In the news...

March 22, 2013

News Briefs March 22, 2013

Congress spares military’s tuition aid program

Congress has spared the military’s tuition assistance program from the budget knife.

The House cleared a bill March 21 to keep the government running. It includes a provision reversing the decision by the Army, Air Force and Marine Corps to suspend the program.

Faced with some $43 billion in automatic cuts that kicked in March 1, the military abandoned the program that pays up to $250 per semester hour for active duty personnel, or as much as $4,500 per year. The Pentagon said the move would save $250 million to $300 million.

But Oklahoma Republican Sen. Jim Inhofe and North Carolina Democratic Sen. Kay Hagan fought to spare the program. By voice vote Wednesday, the Senate backed an amendment instructing the Pentagon to find the money for the program. AP

 

Military cancels deployments for three Guard units

More than 900 Indiana National Guard soldiers will not deploy as scheduled this summer because of federal budget issues.

The Journal Gazette reports units from Fort Wayne, New Albany and Scottsburg had their missions canceled because of automatic federal budget cuts and military downsizing.

Capt. Kathryn Elkins says more than 500 members of the 1st Battalion of the 293rd Infantry Division out of Fort Wayne had trained nearly two years for deployment to the Horn of Africa.

About 400 members of the 1st Squadron of the 152nd Cavalry in New Albany and Company D of the 113th Combat Support Battalion in Scottsburg had been scheduled to report to the Sinai Peninsula in Egypt.

Maj. Gen. R. Martin Umbarger says he’s troubled by the lateness of the announcement. AP

 

Pentagon bans 60 mm mortar round after deaths

A mortar shell explosion killed seven Marines and injured a half-dozen more during mountain warfare training in Nevada’s high desert, prompting the Pentagon to immediately halt the use of the weapons until an investigation can determine their safety, officials said March 19.

The explosion occurred March 18 at the Hawthorne Army Depot, a sprawling facility used by troops heading overseas, during an exercise involving the 2nd Marine Expeditionary Force from Camp Lejeune, N.C. Several Marines from the unit were injured in the blast, authorities said.

The mortar round exploded in its firing tube during the exercise, Brig. Gen. Jim Lukeman said at a news conference at Camp Lejeune. He said investigators were trying to determine the cause of the malfunction.

The Pentagon expanded a temporary ban to prohibit the military from firing any 60 mm mortar rounds until the results of the investigation. The Marine Corps said March 19 a “blanket suspension” of 60 mm mortars and associated firing tubes is in effect.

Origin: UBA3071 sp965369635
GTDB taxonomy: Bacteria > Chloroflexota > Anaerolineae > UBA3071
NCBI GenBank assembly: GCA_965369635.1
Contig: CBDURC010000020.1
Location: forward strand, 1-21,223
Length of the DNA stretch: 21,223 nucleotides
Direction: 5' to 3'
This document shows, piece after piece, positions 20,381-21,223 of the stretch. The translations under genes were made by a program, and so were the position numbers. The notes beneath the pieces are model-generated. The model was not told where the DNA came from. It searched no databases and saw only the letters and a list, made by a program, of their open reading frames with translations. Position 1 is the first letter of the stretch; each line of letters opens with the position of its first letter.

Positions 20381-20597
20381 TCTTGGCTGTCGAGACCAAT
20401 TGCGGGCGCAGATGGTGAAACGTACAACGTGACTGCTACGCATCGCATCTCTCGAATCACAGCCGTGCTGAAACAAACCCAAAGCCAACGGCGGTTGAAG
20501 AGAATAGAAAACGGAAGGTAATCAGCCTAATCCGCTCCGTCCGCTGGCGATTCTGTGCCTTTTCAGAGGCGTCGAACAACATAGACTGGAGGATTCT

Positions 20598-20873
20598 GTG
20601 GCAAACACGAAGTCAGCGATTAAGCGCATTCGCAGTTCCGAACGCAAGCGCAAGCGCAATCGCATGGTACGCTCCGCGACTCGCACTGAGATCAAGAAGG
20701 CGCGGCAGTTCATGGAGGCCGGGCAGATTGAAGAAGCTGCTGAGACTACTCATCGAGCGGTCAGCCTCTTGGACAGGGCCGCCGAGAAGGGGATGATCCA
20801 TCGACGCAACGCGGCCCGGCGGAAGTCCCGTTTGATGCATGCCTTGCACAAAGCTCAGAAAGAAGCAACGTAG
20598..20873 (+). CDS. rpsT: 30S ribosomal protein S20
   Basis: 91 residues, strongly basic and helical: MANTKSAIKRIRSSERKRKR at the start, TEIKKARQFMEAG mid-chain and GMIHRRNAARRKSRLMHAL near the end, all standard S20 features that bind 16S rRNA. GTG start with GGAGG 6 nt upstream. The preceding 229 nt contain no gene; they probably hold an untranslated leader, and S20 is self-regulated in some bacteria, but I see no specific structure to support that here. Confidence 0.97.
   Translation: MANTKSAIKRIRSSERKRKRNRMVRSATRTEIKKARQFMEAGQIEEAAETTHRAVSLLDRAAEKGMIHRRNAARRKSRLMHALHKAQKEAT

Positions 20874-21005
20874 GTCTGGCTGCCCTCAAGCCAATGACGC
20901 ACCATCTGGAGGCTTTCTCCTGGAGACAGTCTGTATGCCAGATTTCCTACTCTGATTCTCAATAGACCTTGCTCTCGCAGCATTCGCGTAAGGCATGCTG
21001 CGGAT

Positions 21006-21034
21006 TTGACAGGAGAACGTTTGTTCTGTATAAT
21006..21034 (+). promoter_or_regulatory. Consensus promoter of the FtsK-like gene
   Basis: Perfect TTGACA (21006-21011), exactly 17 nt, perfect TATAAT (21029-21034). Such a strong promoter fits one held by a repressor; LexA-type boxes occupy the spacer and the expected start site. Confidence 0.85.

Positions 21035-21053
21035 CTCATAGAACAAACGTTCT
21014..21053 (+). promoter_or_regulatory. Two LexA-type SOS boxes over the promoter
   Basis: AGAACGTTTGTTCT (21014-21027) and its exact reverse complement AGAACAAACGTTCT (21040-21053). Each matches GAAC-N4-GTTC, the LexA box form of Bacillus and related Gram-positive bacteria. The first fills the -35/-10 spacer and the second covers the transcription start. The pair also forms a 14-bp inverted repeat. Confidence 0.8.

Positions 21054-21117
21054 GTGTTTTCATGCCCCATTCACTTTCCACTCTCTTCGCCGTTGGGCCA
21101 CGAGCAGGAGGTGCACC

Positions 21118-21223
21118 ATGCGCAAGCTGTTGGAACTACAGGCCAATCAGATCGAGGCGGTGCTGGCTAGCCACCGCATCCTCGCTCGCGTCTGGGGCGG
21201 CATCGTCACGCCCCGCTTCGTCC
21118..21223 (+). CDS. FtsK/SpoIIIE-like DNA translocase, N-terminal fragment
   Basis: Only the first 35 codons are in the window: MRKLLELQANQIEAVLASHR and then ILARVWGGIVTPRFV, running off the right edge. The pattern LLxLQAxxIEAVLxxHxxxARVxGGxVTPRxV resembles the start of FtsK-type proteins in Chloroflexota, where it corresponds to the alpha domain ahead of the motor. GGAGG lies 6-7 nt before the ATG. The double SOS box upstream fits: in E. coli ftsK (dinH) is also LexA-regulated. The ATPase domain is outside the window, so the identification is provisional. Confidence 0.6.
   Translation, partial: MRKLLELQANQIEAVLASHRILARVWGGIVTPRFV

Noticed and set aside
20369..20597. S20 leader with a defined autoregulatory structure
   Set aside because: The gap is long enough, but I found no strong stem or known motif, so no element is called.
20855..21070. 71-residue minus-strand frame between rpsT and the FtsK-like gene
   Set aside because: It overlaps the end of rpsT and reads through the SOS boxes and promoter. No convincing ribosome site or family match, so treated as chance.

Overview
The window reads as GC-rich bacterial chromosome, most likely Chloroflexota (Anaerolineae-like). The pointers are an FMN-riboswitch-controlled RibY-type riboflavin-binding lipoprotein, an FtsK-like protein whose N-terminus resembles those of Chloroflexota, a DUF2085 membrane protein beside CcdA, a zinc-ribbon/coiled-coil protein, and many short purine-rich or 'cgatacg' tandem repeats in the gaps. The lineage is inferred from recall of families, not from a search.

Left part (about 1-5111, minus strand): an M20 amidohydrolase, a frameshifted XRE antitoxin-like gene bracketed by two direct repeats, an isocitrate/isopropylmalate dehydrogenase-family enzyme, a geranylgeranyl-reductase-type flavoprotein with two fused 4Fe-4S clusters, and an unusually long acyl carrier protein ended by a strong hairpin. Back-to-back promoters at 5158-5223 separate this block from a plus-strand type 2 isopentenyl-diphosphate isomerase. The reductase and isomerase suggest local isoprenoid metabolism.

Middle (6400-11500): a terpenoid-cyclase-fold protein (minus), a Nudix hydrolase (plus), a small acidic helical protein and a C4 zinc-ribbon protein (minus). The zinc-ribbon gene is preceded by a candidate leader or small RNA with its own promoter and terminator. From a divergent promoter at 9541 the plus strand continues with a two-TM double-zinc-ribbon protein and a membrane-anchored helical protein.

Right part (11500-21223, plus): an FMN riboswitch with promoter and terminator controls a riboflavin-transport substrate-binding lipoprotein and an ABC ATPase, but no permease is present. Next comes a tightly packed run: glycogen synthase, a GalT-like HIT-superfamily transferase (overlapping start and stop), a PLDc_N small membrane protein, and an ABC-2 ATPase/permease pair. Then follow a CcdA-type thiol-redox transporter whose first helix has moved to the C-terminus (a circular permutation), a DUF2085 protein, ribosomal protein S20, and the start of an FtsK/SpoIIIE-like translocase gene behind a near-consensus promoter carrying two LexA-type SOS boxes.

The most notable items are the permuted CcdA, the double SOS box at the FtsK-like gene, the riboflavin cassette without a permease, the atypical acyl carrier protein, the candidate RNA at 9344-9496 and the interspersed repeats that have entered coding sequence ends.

The Pentagon earlier had suspended use of all high-explosive and illumination mortar rounds that were in the same manufacturing lots as ones fired in Nevada.

It was not immediately clear whether more than a single round exploded, a Marine Corps official said, speaking on condition of anonymity because the official wasn’t authorized to speak about an ongoing investigation. AP

 

 




All of this week's top headlines to your email every Friday.


 
 

 

Headlines September 15, 2014

News: Navy identifies pilot presumed dead in crash - A Navy fighter pilot presumed dead after two fighter jets crashed in the far western Pacific Ocean has been identified.   Business: Boeing eyes 737-700 solution for new JSTARS - Boeing is officially planning a variant of its 737-700 commercial jetliner as a competitor for the Air Force’s...
 
 

News Briefs September 15, 2014

Australia contributing planes for anti-IS campaign Australia is preparing to contribute 600 troops and up to 10 military aircraft to the increasingly aggressive campaign against the Islamic State extremists in Syria and Iraq, Prime Minister Tony Abbott said Sept. 14. Abbott said Australia was responding to a formal request from the United States for specific...
 
 

Headlines September 11, 2014

News: Obama ready to strike at Islamic State militants in Syria, he tells policy experts - President Obama is prepared to use U.S. military airstrikes in Syria as part of an expanded campaign to defeat the Islamic State and does not believe he needs formal congressional approval to take that action, according to people who have...
 

 

News Briefs September 11, 2014

U.S. airstrikes in Iraq hit Islamic State vehicles The U.S. military says it launched five more airstrikes in support of Iraqi government troops and Sunni tribesmen protecting the Haditha Dam against fighters of the Islamic State group that controls parts of northern and western Iraq. Central Command says that a combination of U.S. attack, fighter...
 
 

Headlines September 9, 2014

News: NATO unable to finalize troop numbers for Afghanistan - NATO leaders did not agree on the size of a training and assistance force expected to be based in Afghanistan from 2015 to 2017, as the alliance still waits for Kabul to approve an operating arrangement. F-35 head: Delays coming if test planes grounded through September -...
 
 

News Briefs September 9, 2014

California contractor gets prison in tax case A Southern California military contractor who failed to report millions earned from providing services in Iraq has been sentenced to four years in federal prison. Prosecutors say Nadim Saifan Jr. of Huntington Beach, Calif., was sentenced Sept. 5. He pleaded guilty in May to attempted tax evasion. Authorities...
 




0 Comments


Be the first to comment!


Leave a Reply

Your email address will not be published. Required fields are marked *

You may use these HTML tags and attributes: <a href="" title=""> <abbr title=""> <acronym title=""> <b> <blockquote cite=""> <cite> <code> <del datetime=""> <em> <i> <q cite=""> <strike> <strong>